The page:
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Quality Improvement Skills Training (QIST) - A project leading improvement in patient safety

Kelly Jones is a pharmacist who completed her Silver IQT training with the QIST Team in April 2019. Kelly then went on to undertake a project, “Improving the process of medicines reconciliation in dementia patients at Neath Port Talbot Hospital”, which was submitted for marking and accreditation in October 2020. Marking was completed and accreditation awarded in May 2021, with excellent feedback including a recommendation that the project be shared widely across Wales due to the patient safety issues addressed. It was also suggested that it could be a potential submission for the NHS Awards in the Patient Safety Category.

Here, Kelly talks about her project and shares her experience of undertaking IQT Silver with the QIST Team:

“Following the reconfiguration of Neath Port Talbot Hospital in 2012, the pharmacy department embraced a lot of changes and has evolved alongside other departments within the hospital to provide the best care for patients with dementia. With an ageing population, the demographic seen at NPTH is a frailer patient with more complex needs taking a higher number of medications. Medicines reconciliation at NPTH has definitely become a more complex longer process, resulting from patients being unable to accurately confirm medication history and incomplete medication lists obtained from GP surgeries (patients obtaining additional medications from specialist clinics). The picture that we were seeing at NPTH was anti-dementia medication being missed during initial clerking and transferred dementia patients presenting with worsening symptoms, increased delirium & behavioural issues requiring rapid referral to the elderly mental health team. The current process of medicines reconciliation was therefore potentially inefficient and potentially putting dementia patients at risk of not receiving the right medicine at the right time.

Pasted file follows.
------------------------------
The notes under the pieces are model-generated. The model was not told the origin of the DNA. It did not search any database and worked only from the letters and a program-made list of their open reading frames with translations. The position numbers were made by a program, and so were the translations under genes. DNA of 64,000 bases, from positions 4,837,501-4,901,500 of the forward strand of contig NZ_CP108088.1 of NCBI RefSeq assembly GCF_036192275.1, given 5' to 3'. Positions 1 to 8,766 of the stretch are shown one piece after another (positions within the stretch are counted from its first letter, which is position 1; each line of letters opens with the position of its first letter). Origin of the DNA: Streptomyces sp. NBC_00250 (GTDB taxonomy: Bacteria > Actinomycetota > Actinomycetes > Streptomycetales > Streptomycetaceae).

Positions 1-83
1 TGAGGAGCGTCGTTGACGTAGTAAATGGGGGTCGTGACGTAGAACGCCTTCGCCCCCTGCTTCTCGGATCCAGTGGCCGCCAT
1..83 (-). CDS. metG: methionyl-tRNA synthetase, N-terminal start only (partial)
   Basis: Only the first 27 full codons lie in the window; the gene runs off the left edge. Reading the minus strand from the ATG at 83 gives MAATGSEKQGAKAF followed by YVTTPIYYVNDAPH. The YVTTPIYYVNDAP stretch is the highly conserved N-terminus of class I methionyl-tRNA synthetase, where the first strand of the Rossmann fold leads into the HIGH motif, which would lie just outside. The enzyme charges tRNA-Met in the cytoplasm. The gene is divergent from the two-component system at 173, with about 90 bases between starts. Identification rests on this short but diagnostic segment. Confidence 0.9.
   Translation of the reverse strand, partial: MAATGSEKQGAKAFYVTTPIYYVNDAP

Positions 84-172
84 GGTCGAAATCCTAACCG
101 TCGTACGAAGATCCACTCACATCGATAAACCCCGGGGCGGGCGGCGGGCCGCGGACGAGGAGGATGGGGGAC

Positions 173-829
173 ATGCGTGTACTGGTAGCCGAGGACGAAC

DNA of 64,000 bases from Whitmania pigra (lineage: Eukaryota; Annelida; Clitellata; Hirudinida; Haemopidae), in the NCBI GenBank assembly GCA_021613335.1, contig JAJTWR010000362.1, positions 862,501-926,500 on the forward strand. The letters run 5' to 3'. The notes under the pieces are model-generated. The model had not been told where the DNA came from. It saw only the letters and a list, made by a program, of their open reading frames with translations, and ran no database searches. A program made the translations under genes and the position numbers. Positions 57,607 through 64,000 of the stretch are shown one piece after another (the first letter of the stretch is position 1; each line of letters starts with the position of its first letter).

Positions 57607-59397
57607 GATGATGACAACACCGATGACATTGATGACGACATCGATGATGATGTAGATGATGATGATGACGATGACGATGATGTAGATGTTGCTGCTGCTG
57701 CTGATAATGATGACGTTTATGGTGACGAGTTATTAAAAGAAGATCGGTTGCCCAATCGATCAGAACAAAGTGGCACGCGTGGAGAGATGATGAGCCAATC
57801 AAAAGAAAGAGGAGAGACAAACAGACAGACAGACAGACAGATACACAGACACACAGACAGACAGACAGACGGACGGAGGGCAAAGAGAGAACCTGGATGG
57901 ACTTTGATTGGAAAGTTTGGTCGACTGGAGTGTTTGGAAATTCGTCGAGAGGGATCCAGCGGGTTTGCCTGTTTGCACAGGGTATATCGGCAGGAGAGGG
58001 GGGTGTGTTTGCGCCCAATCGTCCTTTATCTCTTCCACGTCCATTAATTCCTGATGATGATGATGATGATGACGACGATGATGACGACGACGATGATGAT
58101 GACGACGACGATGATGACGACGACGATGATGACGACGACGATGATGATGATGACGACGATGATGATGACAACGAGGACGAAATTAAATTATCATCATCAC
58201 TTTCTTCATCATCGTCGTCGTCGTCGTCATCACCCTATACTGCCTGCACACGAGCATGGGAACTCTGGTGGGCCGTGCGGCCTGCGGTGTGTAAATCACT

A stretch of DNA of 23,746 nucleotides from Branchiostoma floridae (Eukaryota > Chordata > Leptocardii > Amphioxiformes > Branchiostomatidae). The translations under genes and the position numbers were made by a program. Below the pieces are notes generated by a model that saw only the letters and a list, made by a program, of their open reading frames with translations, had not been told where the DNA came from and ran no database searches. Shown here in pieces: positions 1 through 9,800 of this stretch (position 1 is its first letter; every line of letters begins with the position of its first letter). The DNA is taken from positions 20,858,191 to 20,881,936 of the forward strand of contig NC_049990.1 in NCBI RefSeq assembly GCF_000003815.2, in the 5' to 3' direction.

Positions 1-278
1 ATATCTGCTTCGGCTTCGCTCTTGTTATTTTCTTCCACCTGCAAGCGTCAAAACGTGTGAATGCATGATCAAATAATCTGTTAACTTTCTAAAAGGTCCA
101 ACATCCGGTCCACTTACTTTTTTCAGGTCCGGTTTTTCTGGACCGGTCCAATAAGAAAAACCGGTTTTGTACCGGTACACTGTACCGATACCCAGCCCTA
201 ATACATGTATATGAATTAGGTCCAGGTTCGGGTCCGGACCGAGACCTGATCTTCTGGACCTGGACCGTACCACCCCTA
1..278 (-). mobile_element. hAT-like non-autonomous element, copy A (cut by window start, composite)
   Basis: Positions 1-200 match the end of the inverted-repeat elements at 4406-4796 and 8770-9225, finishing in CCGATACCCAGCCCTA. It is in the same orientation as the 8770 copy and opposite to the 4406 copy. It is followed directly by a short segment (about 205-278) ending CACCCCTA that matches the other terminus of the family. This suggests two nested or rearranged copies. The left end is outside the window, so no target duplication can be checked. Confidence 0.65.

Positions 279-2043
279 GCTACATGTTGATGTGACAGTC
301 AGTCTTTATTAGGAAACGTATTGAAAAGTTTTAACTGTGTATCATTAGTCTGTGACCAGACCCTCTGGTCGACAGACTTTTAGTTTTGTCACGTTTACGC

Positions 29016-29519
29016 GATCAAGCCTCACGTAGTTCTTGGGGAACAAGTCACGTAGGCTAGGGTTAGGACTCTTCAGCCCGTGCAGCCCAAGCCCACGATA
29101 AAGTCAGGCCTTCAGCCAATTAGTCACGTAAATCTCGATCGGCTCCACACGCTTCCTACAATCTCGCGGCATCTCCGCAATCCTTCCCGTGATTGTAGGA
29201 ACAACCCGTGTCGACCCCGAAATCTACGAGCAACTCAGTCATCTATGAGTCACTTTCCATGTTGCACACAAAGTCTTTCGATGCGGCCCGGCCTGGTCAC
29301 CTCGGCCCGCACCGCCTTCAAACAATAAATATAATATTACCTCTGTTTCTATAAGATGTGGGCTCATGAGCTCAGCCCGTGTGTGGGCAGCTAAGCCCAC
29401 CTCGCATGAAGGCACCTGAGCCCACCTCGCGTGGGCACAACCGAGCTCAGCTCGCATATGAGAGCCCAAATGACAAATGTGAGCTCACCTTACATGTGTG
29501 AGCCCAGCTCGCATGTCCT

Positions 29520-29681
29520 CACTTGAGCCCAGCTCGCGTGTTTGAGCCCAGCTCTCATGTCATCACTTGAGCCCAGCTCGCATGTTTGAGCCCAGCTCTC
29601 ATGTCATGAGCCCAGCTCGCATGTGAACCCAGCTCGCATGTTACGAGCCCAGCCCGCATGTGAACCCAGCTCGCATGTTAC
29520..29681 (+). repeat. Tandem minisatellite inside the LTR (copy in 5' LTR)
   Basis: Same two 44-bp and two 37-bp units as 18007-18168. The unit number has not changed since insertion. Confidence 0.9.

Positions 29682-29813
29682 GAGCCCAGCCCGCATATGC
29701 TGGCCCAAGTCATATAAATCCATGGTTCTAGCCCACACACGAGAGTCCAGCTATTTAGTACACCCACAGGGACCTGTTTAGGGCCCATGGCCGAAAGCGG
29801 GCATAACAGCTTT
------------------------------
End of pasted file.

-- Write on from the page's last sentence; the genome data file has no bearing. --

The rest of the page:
Attending the QIST Pharmacy Silver IQT Workshop Programme, led by Dr Gethin Pugh (QIST Programme Lead HEIW), was invaluable and showed me how to use specific tools to enable identification & scoping of the problem discussed and how best to identify certain stakeholders to allow implementation of small tests of change through a series of PDSA cycles to allow improvement of work streams and systems. The course consolidated the importance of team work to bring about change to improve patient centred care.

The main aim of our IQT project was to streamline medicines reconciliation, to prevent anti-dementia medications from being missed during initial clerking and to reduce the time taken to retrieve an accurate medication history. The IQT framework was fundamental in our approach not only as a guide to help identify deficiencies within our system but to identify possible solutions through communication and teamwork.

The findings of this quality improvement project have been positive, and we have reached our aim of reducing the time taken to retrieve the anti-dementia medication information by 50%.  Our team are continuing to drive this project to reduce the number of missed anti-dementia medications to zero and have had interim success at obtaining read-only access to the new anti-dementia database but are currently waiting on Primary Care and the proposal for GP’s to implement prescribing according to specialist recommendations to ensure a safe, sustainable and robust service is established.

I would like to thank Dr Gethin Pugh for his immense encouragement, teaching & expertise. His input was invaluable & the main driving force to see change occur”.

For information on the QIST programme or the HEIW Improvement Prize, please contact the QIST team on: